Cannot treat local food production lightly
Published on: Sunday, February 28, 2021
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WE propose that in the interest of reducing the cost of living of consumers in the long run, efforts to enhance the production of local food whether at the household level, at the scale of gardens, farms or even in residential areas, should be increased.

A variety of the latest technology is easily available for every home to produce vegetables, fruits, medicinal herbs and even fish and small livestock farming.

Learning to prepare compost from kitchen waste is still not yet popular enough, so it needs to be expanded in all residential areas.

The practice of organic farming itself is not only good for health but also saves on household expenses.

We propose it is necessary to revive the concept of the Green Book Plan that was introduced in 1974. The goal of the plan is clear and was correct not only then but for the future which is to reduce dependence on food imports and overcome the issue of rising inflation.

The GBP has emphasised the use of idle agricultural land. Idle agricultural land is very vast in this country and cannot be left unproductive without yielding food for the needs of the local community.

In 2019, the Department of Agriculture identified 103,563 hectares of idle land involving 46,382 lots in Peninsular Malaysia, including in the Federal Territory of Labuan.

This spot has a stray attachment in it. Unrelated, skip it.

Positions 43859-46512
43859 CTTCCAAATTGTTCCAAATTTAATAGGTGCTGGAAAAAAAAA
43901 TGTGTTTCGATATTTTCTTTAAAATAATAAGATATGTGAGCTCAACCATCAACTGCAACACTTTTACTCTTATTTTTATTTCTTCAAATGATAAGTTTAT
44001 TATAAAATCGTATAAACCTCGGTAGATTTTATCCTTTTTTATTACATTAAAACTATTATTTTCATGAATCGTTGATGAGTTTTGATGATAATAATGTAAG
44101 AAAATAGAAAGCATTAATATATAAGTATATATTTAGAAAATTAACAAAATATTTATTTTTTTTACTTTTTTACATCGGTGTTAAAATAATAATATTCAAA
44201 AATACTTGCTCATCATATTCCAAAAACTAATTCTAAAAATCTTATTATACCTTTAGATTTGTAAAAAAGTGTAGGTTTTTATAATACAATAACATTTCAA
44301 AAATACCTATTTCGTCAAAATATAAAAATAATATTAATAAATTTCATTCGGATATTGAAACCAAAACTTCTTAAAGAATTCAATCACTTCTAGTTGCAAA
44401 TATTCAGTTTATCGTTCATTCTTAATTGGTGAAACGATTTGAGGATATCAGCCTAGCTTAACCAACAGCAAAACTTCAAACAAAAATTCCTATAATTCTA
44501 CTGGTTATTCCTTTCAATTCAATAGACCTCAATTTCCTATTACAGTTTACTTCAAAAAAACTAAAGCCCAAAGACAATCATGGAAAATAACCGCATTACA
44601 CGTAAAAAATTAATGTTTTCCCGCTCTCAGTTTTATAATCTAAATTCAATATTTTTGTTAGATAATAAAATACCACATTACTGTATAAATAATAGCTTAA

Pahang and Selangor have the highest area of idle agricultural land at 29,000 ha and 20,000 ha respectively.

With the realisation that the world is facing various economic uncertainties due to epidemics, currency depreciation, rising cost of living, natural disasters, conflicts and wars, Malaysian consumers need to step up their readiness to face increasingly critical situations.

The almost one-year experience of the Covid19 pandemic should be enough to alert consumers in the country to prepare for more critical situations. Economic recovery will take time, therefore a change in lifestyle and culture of prudent consumerism need to be practiced.

We would like to remind consumers that the country still bears high food import bills, over RM56 billion a year. Not only does this affect the high outflow of money out of the country but the food security of the country will also be insecure.

Malaysian consumers need to remember that although the country is said to be a 'food paradise', most food ingredients are not from local sources.

Malaysia obtains vegetables, fruits and meats from at least 120 countries, importing more than 50 types of fresh and frozen ingredients to satisfy the tastes of the people, especially food lovers.

The consequences of the Covid-19 pandemic indicate that food imports will be exposed to rising costs due to volatile supply and the country will have to comply with the prices offered from exporting countries.

Although there is already a focus given to the issue of food safety assurance, however the development is still slow and not enough to make a large-scale impact.

The combination of modern and traditional technologies in food farming needs to be implemented so that the strengths of both approaches can be utilised by every small entrepreneur.

Consumers need to realize that for years to come, with the trend of various crises emerging, the country cannot be guaranteed access to food from outside.

All relevant parties need to expedite the process of reducing food imports through R&D, food production incentives as well as local food production schemes.

Mohd Azmi Abdul Hamid

Chairman National Consumer Advisory Council

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